As one of the thirty-two golfers heading into the year’s final major, the PGA Championship, Rory McIroy set himself apart from a handful of them and put himself into some unique company: He’s now a Multiple Major Champion.
Last Year’s US Open Champion Wins the PGA Championship
Rory McIlroy has taken over Number One Player in the World from Luke Donald—finally someone has—with this win; I just needed to get that out of the way because having him as the quote Best Player in Golf has been embarrassing. Donald not only has never won a Major, he almost missed the cut for the second time this year at a Major Championship—and he didn’t make it into the weekend at the PGA Championship by much: Luke Donald, the Number One Player in the World, made the cut by one stroke. Wow.
Sure, in full disclosure, Donald matched his Masters finish T32, finished at the Open Championship T5, missed the weekend at the US Open as Rory did, and both of his finishes at the two Majors at which they both made the cut were better than Rory’s T40 at Augusta and T60 at Royal Lytham and St. Annes—but McIlroy was defending his victory at the US Open; furthermore, McIlroy has won two majors in two years. If anyone needs me to keep going on this rant for me to prove my point, you need your head examined.
Rory was in a group tied for second at (-5) behind Carl Pettersson by a stroke after Day One, and just like everybody else that shot 67 that day—Gary Woodland, Gonzalo Fernandez-Castano, etc—he got blown away with the wind on Day Two, placing himself off everyone’s radar heading into the weekend.
Then, Saturday happened, and on Hole 3 Rory McIlroy found his ball stuck in a dead tree—literally. How fun…?
After that little fiasco, however, Rory McIlroy played out of his mind, for he birdied 5-of-the-first-8 holes he had played. Amazing.
But Kiawah Island granted us the privilege of having to wait for Round Three to finish (and more on that later), so Rory had to sit on his stellar start until Sunday’s morn, which he finalized with an even par remaining ten holes as it were, for another 67.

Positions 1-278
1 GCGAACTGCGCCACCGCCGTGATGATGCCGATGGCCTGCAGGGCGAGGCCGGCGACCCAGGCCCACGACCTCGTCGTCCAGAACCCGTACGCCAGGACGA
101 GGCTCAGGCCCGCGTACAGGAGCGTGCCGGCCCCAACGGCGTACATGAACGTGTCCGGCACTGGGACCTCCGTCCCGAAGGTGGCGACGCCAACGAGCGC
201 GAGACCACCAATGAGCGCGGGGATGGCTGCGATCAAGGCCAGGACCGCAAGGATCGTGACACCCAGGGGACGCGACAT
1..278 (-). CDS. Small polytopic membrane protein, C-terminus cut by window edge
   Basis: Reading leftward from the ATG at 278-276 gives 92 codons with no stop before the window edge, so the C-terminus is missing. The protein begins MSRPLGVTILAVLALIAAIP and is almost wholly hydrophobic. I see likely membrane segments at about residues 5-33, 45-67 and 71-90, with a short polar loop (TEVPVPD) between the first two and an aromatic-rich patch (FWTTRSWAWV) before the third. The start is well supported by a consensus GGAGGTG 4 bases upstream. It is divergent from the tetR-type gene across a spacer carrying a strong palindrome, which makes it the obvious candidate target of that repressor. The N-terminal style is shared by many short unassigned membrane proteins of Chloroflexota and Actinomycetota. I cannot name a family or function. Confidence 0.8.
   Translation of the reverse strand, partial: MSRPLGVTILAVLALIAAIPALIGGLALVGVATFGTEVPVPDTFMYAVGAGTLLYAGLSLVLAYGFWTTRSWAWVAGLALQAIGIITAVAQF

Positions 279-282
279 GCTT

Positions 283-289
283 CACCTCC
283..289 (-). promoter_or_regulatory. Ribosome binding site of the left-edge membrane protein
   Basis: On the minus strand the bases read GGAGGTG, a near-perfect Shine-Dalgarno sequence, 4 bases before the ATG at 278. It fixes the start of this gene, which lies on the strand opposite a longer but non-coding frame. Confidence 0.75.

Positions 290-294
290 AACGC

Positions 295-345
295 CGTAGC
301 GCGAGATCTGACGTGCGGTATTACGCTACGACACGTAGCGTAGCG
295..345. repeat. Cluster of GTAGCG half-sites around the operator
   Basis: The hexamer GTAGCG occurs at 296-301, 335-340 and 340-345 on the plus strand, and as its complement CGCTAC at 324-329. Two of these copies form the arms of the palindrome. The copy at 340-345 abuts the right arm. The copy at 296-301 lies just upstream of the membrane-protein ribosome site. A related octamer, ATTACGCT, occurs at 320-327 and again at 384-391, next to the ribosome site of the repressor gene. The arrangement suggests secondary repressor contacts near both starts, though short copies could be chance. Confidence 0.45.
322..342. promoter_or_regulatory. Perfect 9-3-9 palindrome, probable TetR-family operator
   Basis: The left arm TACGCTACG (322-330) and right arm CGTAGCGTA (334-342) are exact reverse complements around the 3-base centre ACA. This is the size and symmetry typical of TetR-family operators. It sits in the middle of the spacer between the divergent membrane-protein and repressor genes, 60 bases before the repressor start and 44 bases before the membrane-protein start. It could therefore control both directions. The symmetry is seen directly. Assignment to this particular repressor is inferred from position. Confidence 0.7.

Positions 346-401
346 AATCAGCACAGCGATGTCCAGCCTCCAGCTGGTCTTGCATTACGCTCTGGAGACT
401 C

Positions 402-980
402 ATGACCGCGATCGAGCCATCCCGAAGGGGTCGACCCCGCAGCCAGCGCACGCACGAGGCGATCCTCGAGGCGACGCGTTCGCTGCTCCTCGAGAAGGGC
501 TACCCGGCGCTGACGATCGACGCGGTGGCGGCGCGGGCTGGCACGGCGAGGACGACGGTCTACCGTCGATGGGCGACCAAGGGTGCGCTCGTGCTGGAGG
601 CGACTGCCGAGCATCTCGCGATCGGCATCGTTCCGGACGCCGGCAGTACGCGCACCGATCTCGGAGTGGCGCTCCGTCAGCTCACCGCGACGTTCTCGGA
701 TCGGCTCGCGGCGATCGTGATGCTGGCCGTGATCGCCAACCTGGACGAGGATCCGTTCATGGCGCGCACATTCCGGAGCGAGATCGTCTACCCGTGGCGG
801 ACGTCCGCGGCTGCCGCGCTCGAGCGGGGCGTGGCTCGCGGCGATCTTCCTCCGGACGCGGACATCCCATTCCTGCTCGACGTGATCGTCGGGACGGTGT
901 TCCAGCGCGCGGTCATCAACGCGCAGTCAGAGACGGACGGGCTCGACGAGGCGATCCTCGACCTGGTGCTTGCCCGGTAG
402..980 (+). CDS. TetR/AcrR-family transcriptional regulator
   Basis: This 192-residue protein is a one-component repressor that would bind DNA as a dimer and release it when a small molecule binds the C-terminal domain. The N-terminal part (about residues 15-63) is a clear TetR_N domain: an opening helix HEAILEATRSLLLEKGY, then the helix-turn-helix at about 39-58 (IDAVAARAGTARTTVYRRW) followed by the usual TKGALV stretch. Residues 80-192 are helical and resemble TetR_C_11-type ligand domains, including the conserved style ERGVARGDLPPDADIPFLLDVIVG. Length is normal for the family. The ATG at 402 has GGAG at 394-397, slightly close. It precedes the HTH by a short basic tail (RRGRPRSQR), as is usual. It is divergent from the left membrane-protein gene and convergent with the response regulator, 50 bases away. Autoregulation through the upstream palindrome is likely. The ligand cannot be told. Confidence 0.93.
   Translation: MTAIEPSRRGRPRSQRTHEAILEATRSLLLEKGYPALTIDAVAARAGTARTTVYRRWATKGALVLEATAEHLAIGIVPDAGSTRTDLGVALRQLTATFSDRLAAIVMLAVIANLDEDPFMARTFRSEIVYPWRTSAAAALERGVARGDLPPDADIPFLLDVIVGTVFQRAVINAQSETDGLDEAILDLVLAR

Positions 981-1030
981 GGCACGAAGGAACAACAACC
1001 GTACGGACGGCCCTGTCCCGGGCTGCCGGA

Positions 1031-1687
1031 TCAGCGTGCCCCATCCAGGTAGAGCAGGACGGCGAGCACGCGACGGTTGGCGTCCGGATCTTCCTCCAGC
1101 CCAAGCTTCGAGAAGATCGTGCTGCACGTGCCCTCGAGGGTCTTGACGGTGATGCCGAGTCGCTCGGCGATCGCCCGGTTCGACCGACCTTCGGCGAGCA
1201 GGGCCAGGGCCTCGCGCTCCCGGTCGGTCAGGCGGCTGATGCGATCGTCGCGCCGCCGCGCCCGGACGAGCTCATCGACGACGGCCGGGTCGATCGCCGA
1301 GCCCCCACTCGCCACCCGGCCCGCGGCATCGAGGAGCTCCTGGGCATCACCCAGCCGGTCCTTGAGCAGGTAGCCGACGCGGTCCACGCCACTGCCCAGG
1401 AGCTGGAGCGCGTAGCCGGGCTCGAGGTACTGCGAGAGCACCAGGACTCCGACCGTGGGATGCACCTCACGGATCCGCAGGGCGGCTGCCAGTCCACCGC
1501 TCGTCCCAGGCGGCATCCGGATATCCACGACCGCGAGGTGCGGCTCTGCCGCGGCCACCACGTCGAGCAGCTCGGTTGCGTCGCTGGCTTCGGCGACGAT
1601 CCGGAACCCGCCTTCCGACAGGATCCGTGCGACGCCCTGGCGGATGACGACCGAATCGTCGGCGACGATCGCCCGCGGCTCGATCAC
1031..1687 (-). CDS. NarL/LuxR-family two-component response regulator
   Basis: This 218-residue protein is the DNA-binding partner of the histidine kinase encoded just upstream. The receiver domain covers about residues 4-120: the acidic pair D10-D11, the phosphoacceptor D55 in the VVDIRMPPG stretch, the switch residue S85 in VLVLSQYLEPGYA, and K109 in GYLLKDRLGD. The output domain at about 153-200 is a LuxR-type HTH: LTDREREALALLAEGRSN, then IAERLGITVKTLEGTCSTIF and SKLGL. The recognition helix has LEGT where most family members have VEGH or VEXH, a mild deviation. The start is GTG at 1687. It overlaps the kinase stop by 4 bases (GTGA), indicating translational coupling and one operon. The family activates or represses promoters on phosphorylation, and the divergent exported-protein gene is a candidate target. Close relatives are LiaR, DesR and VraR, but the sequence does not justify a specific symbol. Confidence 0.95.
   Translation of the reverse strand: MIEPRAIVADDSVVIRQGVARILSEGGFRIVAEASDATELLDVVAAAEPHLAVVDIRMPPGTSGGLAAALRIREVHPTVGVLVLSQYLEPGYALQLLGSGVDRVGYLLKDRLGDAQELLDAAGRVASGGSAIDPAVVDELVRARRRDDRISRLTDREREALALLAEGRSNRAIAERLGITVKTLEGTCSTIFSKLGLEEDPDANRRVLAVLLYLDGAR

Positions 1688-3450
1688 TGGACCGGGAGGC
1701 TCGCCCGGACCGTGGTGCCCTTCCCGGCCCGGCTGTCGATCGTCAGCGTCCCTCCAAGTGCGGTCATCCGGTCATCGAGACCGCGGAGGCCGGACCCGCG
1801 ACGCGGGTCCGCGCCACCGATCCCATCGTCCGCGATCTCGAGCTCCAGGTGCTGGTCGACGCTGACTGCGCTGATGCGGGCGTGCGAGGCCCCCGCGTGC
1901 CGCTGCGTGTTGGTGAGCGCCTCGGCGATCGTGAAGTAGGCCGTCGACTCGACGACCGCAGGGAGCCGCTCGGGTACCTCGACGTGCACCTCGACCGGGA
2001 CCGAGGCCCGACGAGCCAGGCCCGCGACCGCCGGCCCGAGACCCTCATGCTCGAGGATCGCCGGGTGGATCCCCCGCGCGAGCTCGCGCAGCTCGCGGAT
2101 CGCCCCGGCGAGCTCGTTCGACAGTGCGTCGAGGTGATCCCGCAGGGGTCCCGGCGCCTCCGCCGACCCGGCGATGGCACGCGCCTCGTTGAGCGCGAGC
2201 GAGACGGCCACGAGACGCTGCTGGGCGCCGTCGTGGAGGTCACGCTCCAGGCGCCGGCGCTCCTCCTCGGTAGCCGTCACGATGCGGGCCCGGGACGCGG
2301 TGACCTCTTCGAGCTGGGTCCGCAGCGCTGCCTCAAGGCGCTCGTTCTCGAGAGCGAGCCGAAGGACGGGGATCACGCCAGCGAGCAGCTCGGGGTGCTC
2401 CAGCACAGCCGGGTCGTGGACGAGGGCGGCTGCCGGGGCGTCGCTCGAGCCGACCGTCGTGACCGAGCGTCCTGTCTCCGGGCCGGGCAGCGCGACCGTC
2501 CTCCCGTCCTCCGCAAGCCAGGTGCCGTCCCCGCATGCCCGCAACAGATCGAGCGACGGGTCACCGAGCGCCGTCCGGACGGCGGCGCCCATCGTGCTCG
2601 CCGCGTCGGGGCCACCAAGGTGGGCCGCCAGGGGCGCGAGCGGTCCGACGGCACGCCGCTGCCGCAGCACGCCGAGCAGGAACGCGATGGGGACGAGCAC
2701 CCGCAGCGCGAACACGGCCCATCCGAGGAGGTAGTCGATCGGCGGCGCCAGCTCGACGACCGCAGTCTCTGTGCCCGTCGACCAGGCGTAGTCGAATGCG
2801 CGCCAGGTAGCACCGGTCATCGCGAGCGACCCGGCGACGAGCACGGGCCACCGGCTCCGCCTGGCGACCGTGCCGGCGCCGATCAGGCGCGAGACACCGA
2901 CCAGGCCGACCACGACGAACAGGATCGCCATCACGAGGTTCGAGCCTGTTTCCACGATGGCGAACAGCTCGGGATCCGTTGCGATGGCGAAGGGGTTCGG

McIlroy didn’t disappoint for the television viewers (we couldn’t have watched the morning play anyway) because when CBS took over for Round Four, the now Number One Player in the World showed us what he teased us with on Saturday—a round of golf in which he plays out of his mind, except this time for the entire duration.
The Irishman had three birdies on the front, three on the back, for a 66, and Rory McIlroy set the mark for the largest margin of victory in the history of the PGA Championship with his eight-stroke victory (which happens to be the same distance he put between himself and the field when he won his first Major, last year’s US Open).
Everyone Pulls a Joost Luiten…
The Dutchman started a bit of a trend on Saturday, unintentionally of course, yet his finishing of his round from the following day during next morning, his by choice, the ones that did it on Sunday, not so much.
He decided to play Hole 18 Saturday morning instead of playing his final hole of his not-going-so-swell Second Round in the near dark. Apparently, Joost Luiten opted to call it a night—probably for a Heineken and a sammich and a good night’s sleep—instead of trying to play Hole 18 in the middle of a (+5) Day Two.
And it worked, for he birdied the bugger—and it carried over into his Third Round, birdying the first two holes he played of his up-coming eighteen holes of golf.
It didn’t work entirely, however, because Luiten double bogeyed Hole 5, as well as bogeying 5-of-the-final-9 holes he played for a 75.
Why so much talk of the Dutchman? Especially one of whom nobody’s heard? Trends. Trends. Trends.
Or, in the words of John Daly, “This golf course is hard, whether the wind blows or not; when the wind blows, it’s near impossible.” Joost Luiten just wanting his day to end on Friday was a common occurrence. Over 20-mph winds caused only one round in the sixties (a 69 by Vijay Singh), so everyone was struggling mightily, in need of a reprieve.